Blocking access to a Social Security number is a simple but essential step in minimizing financial damage for victims of identity theft. It also can help shield information for those trying to maximize their privacy. After an SSN has been blocked successfully, protection can be optimized by freezing access to all credit reports.
Reasons to Block an SSN
When a credit card is stolen, illicit activity often can be shut down immediately by cancelling the card. This is not the case with when a Social Security number falls into the wrong hands, as the information can be used repeatedly unless steps are taken to protect these records. In addition to identity theft incidents, access to this information often is blocked in domestic abuse cases to increase the level of privacy for victims. Blocking access to personal and financial information linked to your Social Security number will prohibit illicit or unwanted access to your files, which can prevent someone from stealing government benefits or learning your whereabouts.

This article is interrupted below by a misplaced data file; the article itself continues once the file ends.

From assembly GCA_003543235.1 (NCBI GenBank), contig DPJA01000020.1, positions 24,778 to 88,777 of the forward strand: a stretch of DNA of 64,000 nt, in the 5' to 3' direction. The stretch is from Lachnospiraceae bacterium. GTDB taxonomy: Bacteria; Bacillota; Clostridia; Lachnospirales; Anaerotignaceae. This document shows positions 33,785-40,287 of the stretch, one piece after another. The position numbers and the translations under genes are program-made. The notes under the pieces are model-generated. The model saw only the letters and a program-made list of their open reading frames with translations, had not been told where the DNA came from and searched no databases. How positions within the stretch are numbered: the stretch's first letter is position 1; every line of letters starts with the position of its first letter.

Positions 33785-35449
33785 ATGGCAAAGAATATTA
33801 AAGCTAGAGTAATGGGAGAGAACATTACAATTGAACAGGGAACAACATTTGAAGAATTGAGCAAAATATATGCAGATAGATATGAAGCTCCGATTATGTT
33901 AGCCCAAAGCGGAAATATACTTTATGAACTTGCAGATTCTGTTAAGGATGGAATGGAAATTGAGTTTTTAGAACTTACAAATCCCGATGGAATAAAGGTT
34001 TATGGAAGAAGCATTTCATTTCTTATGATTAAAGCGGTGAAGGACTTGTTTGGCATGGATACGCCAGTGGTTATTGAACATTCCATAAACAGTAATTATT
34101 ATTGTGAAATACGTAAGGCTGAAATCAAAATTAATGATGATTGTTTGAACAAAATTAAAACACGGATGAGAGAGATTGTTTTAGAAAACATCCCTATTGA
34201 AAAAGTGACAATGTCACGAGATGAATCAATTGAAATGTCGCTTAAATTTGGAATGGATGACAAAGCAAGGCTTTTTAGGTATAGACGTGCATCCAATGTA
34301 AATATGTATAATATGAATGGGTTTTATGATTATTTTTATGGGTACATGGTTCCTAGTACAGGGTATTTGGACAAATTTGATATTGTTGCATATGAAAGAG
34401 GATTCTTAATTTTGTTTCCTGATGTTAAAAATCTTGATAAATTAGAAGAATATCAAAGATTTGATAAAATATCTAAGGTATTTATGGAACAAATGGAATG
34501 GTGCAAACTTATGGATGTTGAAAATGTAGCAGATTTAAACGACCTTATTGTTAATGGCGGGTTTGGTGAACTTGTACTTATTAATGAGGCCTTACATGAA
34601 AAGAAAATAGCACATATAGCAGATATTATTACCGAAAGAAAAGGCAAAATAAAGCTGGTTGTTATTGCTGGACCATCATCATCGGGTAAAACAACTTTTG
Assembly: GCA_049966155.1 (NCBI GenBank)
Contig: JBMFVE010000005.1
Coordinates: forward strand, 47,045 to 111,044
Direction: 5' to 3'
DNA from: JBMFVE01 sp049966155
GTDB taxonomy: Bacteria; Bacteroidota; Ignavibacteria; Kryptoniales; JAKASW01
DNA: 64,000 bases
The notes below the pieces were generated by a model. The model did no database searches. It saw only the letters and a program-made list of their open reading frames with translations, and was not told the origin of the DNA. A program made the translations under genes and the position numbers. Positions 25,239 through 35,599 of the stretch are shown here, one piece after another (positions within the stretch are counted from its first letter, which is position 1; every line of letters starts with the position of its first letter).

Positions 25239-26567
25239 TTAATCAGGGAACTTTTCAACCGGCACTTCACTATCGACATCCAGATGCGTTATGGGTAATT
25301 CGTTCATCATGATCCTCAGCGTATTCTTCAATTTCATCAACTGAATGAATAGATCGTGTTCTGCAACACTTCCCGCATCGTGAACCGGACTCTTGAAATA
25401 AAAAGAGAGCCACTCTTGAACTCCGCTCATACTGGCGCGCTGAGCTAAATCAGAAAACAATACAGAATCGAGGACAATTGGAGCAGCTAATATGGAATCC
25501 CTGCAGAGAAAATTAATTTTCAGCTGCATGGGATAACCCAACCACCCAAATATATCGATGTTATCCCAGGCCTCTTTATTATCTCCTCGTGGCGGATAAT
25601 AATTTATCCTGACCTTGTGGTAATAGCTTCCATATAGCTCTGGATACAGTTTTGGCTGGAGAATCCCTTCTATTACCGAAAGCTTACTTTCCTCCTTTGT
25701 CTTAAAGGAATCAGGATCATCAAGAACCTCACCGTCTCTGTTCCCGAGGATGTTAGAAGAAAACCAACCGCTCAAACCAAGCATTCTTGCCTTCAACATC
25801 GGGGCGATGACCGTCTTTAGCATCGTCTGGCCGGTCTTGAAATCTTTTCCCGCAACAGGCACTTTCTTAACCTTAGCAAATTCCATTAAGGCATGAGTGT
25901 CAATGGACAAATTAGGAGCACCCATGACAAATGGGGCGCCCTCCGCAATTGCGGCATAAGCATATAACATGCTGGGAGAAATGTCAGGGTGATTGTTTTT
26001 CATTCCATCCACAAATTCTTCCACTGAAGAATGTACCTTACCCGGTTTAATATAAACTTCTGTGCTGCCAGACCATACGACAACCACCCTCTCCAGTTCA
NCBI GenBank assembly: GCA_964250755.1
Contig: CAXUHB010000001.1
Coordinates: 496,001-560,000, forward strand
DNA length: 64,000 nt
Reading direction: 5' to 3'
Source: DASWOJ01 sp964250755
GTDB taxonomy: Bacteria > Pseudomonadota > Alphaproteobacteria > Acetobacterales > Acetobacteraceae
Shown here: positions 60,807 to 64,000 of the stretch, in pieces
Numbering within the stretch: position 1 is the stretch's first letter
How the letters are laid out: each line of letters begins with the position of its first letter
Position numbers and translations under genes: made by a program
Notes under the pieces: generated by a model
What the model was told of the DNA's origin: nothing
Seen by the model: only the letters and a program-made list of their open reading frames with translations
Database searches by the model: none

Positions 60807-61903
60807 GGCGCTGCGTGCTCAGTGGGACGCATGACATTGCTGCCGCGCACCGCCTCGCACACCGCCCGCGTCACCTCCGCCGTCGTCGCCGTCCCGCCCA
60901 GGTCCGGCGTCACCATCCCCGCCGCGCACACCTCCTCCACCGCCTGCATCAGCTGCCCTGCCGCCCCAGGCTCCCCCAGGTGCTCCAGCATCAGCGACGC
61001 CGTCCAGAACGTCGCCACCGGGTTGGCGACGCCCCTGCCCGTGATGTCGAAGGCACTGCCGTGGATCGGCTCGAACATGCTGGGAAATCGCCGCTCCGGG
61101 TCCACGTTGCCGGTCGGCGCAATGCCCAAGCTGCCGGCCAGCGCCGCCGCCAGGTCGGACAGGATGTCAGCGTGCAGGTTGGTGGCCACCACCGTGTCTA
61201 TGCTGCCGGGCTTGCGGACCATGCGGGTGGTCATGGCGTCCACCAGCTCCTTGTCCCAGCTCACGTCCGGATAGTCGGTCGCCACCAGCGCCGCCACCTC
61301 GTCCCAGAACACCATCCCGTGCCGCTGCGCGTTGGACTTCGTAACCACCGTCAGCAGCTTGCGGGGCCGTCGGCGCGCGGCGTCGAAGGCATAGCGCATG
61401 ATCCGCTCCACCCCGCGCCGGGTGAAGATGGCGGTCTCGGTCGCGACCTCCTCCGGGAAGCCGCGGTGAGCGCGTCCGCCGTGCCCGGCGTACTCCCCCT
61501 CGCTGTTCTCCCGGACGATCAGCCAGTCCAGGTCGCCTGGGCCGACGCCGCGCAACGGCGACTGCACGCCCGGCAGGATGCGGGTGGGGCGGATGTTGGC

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Blocking your SSN
Electronic and phone access to SSN information can be blocked by going to the Block Electronic Access page on the Social Security Administration's website. Once there, you'll verify your identification and confirm your intention to block your Social Security number. Blocking your number will prevent access by anyone, including you. If conditions change or you need access to your information, the block can be lifted either permanently or temporarily by contacting the Social Security Administration.
Freezing Your Credit Report
Blocking access to information linked to your SSN may not prevent identity thieves from using it to open fraudulent credit card accounts, apply for medical insurance or borrow money. Freezing your file at Experian, Equifax and Trans Union prohibits third party access to your credit reports, which can prevent illicit accounts from being opened in your name. Freezing a credit report also can shield your address and financial information from other prying eyes. Pre-existing creditors still may access your credit reports for the purposes of monitoring debt, collections and incidents of identity theft.
To freeze your credit files, visit the freeze page on the website of each credit reporting company to find agency and state-specific requirements. Depending on state laws, there may a small fee may be to freeze an account. Generally speaking, these fees are waived if the applicant is over 65 years old or a police report showing identity theft is submitted.